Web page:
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1803 Pattern British Infantry Officer's sword that has a deeply curved unfullered single-edged blade. The blade is etched along half its length with designs including a crown that surmounts the Prince of Wales plumes and motto, and crossed pikes with halberd, all interspersed with floral motifs. The flat back of the blade is marked 'J J Runkel, Solingin'. The hand grip is of wood covered in fishskin bound with wire, and it is capped by a lion's head pommel. It is guarded by a squarish gilded brass half basket hilt, composed of a cross guard linked to the pommel by a knuckle bow and two curved bars. The number of Macquarie's regiment '73' is engraved in a disk on the knuckle bow, and the bars of the hilt frame a large thistle in relief, a symbol that was popular with Scottish highland regiments. The blade has been damaged or repaired about 75mm from the tip. The sword has a curved black leather sword scabbard with three gilded brass mounts, including a locket or throat with a frog button, a middle band mount with a carrying ring about a third of the way down the scabbard, and a relatively long chape.
The Alexander Ferguson Collection consists of a 1803 Pattern British Infantry Officer's sword and scabbard, a dirk, scabbard, by-knife and fork and a black leather scabbard belonging to and used by Lieutenant-Colonel Lachlan Macquarie, Governor of New South Wales from 1810 to 1821. The regimental sword was purchased by Macquarie after serving in North America, India and Egypt, before his appointment to the colony of New South Wales. It reflects his Scottish heritage with a decorative thistle relief. The number of his new regiment, the 73rd, is engraved on the main knuckle-bow. Dirks were worn by senior officers of Scottish regiments as clan insignia.
Lachlan Macquarie is a key figure in the development of the colony of New South Wales. He was chose to replace Governor William Bligh and began his term on 1st January 1810. Over the next decade he transformed the colony's infrastructure, economy and prospects. His determination to rehabilitate the social status of 'reformed' convicts won him powerful enemies in the colony and in Britain, and in 1822 he sailed for London to defend himself against his critics. Fearing that his achievements would be eclipsed by the 'false, vindictive and malicious' report of the Bigge Commission, Macquarie battled to salvage his reputation. He died in London on 1 July 1824, two months after a grueling journey from Scotland to secure his pension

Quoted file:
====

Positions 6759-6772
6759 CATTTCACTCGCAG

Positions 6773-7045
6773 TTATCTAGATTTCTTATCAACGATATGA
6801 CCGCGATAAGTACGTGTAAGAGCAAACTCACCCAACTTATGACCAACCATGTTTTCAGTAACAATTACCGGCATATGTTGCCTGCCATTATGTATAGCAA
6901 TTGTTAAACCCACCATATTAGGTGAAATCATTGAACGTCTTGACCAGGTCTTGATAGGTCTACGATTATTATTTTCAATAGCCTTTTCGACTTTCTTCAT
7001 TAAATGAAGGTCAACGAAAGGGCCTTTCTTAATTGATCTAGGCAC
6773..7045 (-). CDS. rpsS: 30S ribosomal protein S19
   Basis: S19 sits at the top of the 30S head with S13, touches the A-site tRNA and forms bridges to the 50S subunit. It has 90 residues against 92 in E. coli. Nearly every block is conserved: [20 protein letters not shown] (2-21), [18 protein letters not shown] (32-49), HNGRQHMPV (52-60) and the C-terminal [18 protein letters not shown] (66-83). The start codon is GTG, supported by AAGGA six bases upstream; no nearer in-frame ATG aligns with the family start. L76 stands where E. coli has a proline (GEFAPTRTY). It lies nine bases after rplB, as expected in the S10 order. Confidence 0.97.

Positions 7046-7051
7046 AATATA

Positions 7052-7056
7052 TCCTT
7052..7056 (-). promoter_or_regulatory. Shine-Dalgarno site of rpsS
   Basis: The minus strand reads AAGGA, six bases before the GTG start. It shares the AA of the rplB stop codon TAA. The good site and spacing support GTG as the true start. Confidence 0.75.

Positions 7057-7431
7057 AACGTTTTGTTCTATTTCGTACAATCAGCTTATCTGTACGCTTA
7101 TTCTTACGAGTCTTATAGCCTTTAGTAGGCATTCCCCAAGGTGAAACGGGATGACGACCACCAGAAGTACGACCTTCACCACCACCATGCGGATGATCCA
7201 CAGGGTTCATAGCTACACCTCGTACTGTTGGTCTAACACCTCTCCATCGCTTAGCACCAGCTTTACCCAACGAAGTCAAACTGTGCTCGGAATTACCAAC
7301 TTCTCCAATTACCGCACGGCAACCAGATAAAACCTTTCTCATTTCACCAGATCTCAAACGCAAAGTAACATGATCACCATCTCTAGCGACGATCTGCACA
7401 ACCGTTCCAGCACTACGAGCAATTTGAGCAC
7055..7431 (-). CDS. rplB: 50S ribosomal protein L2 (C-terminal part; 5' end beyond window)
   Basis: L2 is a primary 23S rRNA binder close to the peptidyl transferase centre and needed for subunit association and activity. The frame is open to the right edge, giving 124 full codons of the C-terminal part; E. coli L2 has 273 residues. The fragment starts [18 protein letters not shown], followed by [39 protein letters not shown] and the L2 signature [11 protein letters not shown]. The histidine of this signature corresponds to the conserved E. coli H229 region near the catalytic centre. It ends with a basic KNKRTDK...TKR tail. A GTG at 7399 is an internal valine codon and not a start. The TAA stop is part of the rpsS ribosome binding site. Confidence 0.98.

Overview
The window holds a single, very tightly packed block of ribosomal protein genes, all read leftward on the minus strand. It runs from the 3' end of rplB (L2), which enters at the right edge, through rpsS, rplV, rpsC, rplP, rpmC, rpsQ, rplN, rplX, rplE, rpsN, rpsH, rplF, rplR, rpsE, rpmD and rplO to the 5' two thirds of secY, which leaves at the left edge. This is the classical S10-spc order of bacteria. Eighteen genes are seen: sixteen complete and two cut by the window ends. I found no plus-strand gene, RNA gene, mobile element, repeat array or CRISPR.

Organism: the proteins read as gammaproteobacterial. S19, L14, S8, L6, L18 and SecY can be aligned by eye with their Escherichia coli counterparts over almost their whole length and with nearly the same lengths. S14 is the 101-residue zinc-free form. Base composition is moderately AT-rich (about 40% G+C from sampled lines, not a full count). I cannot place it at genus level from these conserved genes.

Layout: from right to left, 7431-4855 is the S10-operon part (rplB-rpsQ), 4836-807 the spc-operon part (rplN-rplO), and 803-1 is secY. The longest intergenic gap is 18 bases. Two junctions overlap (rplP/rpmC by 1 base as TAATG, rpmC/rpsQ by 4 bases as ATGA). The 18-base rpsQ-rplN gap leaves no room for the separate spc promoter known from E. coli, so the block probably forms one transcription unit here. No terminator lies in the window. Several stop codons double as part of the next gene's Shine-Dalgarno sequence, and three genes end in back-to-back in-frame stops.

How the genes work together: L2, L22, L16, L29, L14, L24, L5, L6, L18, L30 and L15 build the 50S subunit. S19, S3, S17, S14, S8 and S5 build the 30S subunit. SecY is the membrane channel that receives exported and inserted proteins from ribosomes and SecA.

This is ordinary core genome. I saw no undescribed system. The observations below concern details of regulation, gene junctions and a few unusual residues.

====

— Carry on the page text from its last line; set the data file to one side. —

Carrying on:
This is a sword and scabbard which belonged to Lieutenant Colonel Lachlan Macquarie, governor of the colony of New South Wales from the end of the Rum Rebellion in 1810 to 1821. It has the 1803 pattern of a Scottish Infantry Officer's sword. The sword was carried in a gilt brass mounted, black leather scabbard. The sword was made at Solingen in Germany and imported for sale by John Justus Runkel around 1805.
Lachlan Macquarie (1762-1824) was a career soldier who had served in North America, India and Egypt. In October 1807 he returned to Britain and purchased his regimental sword from John Justus Runkel, before travelling north to become lieutenant-colonel of the 73rd regiment. At this time, military and naval officers purchased their own swords, guided only by personal taste and cost, and Macquarie celebrated his Scottish heritage by choosing a sword with a Scottish-type or half-basket hilt with a decorative thistle relief and the number of his new regiment engraved on the main knuckle-bow.
In late 1808, the 73rd regiment was chosen to replace the mutinous New South Wales Corps, and after successful lobbying, Macquarie was appointed as Governor Bligh's replacement in April 1809. Before sailing, he received confidential instructions from Lord Castlereagh requiring him: 'to improve the Morals of the colonists, to encourage Marriage, to provide for Education, to prohibit the Use of Spirituous Liquors, [and] to increase the Agriculture and Stock, so as to ensure the Certainty of a full supply to the Inhabitants under all Circumstances'.
Macquarie began his term as Governor of New South Wales on 1 January 1810 and over the next decade he transformed the colony's infrastructure, economy and prospects. His determination to rehabilitate the social status of 'reformed' convicts won him powerful enemies in the colony and in Britain, and in 1822 he sailed for London to defend himself against his critics. Fearing that his achievements would be eclipsed by the 'false, vindictive and malicious' report of the Bigge Commission, Macquarie battled to salvage his reputation and died in London on 1 July 1824, two months after a gruelling journey from Scotland to secure his pension.
L 860mm x W 392mm x H 80mm
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Period of use
Lieutenant-Colonel Lachlan Macquarie, Governor of the colony of New South Wales from 1810 to 1821
Governor of New South Wales from 1810 to 1821
Macquarie was serving in the British Army during his appointment as Governor of New South Wales
Ferguson acquired the sword and scabbard at auction in London in 1917
The blade was made in Germany and imported to England were the sword was completed by Runkel
The site of the first colony of New South Wales
Macquarie was a Scotsman
Macquarie was commanding the 73rd Regiment (Scottish) of the British Army during his appointment as Governor of New South Wales